We're delighted to announce the sale of the English translation of the Malayalam novel Sugandhi alias Andal Devanayaki  by TD Ramakrishnan to HarperCollins India.


Sugandhi alias Andal Devanayaki was published in 2014. It has received wide critical acclaim and the fourth edition is now in print. The Hindu reports that it is one of the most sought after books in Malayalam that has been published recently. It has great relevance in today’s world as it deals with the intricacies of politics and the devastations caused by war. It has been widely discussed in academic circles.

The novel has as its background the civil war in Sri Lanka and its aftermath. It discusses in depth the dangers posed by fascism especially when repressive regimes don the mask of progress and development. The common man is taken in by the lure of better living conditions but it might be too late when they realize that their basic rights have been taken away from them. Ramakrishnan mingles legends with history in the narrative. A female oriented novel, it portrays strong empowered women who battle against fascist rulers to establish their own identities. A fast moving tale it captures the readers from the beginning itself. The narrative moves back and forth in time projecting the idea that repressive regimes have always existed and that individuals with deep conviction and strong ideals have  time and again taken it upon themselves to fight fascism. This novel will be able to capture the attention of heterogeneous audiences as it deals with themes that are close to contemporary life.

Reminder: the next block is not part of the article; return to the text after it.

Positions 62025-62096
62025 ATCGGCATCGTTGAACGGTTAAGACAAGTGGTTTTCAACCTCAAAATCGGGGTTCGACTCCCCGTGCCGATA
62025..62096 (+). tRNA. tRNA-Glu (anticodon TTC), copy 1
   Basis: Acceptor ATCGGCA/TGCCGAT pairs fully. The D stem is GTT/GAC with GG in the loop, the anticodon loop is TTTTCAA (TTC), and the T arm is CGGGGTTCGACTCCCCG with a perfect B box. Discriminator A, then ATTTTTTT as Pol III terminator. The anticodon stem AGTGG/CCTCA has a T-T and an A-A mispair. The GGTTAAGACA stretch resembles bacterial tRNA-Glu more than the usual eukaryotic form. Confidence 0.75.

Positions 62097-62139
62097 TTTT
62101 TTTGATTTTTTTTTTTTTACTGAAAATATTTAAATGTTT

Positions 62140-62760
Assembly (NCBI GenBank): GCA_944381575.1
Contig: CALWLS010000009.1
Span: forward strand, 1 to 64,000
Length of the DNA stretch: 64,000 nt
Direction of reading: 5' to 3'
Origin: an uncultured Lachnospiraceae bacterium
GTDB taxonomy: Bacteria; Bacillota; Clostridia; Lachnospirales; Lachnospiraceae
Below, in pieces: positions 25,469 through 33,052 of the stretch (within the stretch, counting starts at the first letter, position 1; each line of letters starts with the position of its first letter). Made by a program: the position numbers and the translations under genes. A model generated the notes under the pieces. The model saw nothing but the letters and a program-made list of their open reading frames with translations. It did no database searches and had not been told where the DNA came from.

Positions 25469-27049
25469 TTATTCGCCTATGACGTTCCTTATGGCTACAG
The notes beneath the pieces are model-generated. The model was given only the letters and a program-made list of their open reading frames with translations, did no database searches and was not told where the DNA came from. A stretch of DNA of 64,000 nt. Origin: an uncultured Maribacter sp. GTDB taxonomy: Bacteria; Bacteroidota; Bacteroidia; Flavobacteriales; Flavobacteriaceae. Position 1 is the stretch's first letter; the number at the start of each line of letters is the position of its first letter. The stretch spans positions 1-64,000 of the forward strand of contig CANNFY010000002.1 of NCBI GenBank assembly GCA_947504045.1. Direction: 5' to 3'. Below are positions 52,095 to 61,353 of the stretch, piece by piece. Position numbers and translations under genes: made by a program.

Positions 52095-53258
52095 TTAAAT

Sri T. D.Ramakrishnan, who has three Malayalam novels to his credit, works in the Southern Railway. His novels are Alpha, Francis Itty Cora and Sugandhi alias Andal Devanayaki. All three novels are best- sellers and prominently figure on the top ten lists of books. While Alpha presents a dystopic vision of society, Francis Itty Cora narrates the story of a navigator Cora  who lived in Kerala.

The Hindu had this to say about the novel:

The magic and mythic transformations of characters in the novel add a touch of magical realism in addition to a richly evocative historical intertextuality. A finely crafted work, it has its flawed moments and yet connects contemporary socio-political histories with mythical landscapes and dystopias of the mind. It resonates with an Orwellian intensity, throbbing and poignant in its apocalyptic closure which probably parodies any sense of an ending and in the process takes the Malayalam novel to new heights and fresh possibilities.